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Dr. Terry Mortenson – The Fall and the Problem of Millions of Years of Natural Evil

A very controversial issue within the church today involves the question of millions of years of animal death, disease, predation, extinction and other natural evils, such as earthquakes, tornadoes, hurricanes, and tsunamis. Can this evolutionist view of the history of natural evil be harmonized with the Bible? In particular, is the Bible’s teaching on the Fall of Adam and its consequences and on the character of God compatible with millions of years of natural evil?

Prominent New York pastor and author Tim Keller states the problem this way in a recent white paper for the theistic evolutionist group, Biologos Forum”

“One of the greatest barriers to belief in God is the problem of suffering and evil in the world. Why, people ask, did God create a world in which violence, pain, and death are endemic? The answer of traditional theology is—he didn’t. He created a good world but also gave human beings free will, and through their disobedience and ‘Fall’, death and suffering came into the world. The process of evolution, however, understands violence, predation, and death to be the very engine of how life develops. If God brings about life through evolution, how do we reconcile that with the idea of a good God? The problem of evil seems to be worse for the believer in theistic evolution.”

In his article Keller provides no real solution to this serious problem for his theistic evolution view. But careful attention to the Bible’s teaching on the Fall and its consequences as well as on Christ’s redemptive work in response to the Fall requires Bible-believing Christians to reject the idea of millions of years of natural evil before Adam. The character of God also militates against this evolutionary view of earth history.

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Dr. Terry Mortenson – Exposing a Fundamental Compromise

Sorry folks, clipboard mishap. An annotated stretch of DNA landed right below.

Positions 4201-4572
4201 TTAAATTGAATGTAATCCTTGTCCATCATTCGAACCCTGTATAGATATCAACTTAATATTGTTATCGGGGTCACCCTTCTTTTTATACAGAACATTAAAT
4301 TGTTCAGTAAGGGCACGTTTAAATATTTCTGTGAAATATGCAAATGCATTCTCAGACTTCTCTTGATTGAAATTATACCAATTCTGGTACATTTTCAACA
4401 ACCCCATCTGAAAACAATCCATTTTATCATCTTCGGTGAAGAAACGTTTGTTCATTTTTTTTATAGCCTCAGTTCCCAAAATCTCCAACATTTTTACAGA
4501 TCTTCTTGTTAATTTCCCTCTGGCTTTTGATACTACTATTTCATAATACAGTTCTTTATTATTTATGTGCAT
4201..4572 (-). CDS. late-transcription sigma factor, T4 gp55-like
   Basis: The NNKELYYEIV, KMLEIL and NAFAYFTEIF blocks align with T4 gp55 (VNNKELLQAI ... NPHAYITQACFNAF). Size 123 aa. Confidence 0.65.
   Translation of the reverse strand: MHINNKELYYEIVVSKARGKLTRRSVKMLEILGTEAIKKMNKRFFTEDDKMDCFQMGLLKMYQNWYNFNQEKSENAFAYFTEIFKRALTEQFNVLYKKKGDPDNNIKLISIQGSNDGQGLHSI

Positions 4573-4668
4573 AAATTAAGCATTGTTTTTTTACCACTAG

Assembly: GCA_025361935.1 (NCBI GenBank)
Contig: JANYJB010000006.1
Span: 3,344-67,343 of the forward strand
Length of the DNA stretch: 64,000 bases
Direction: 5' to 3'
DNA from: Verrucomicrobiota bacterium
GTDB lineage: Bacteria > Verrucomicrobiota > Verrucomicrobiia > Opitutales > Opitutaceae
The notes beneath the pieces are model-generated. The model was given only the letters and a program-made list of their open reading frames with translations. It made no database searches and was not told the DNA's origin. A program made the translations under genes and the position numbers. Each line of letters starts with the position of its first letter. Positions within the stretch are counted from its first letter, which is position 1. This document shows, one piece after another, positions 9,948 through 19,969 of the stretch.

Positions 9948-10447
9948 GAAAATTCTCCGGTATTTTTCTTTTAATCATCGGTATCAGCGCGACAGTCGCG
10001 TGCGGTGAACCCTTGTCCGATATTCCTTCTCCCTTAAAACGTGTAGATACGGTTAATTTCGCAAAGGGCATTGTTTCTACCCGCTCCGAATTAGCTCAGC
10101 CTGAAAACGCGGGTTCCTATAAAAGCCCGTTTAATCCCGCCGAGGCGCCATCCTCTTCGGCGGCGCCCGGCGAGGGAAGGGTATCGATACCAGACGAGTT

For thousands of years Christians have faced the danger of being deceived by Satan (2 Corinthians 11:3). Sometimes in the process of defending the Christian faith, respected Christian leaders have unknowingly compromised with error.

Surprising examples include founders of modern fundamentalism.

The Fundamentalist-Modernist Controversy

At the turn of the twentieth century, a wave of liberal theology was sweeping through churches worldwide. To fight back, a group of stalwart Christians wrote what are widely considered the founding documents of modern fundamentalism. From 1910 to 1915 they published ninety articles in twelve volumes, collectively known as The Fundamentals: A Testimony to the Truth. The aim was to defend the most basic and foundational doctrines of biblical Christianity.

In total, three million copies of the volumes were eventually distributed free of charge to church leaders throughout the English-speaking world.

The authors were selected by a committee of some of the most doctrinally sound men of the day under a succession of godly editors. The third and final editor, R. A. Torrey, was a close associate of evangelist D. L. Moody and the second president of what became Moody Bible Institute. The evangelical authors hailed from America, Canada, and Great Britain and represented diverse denominations—Baptists, Anglicans, Presbyterians, Methodists, and Congregationalists.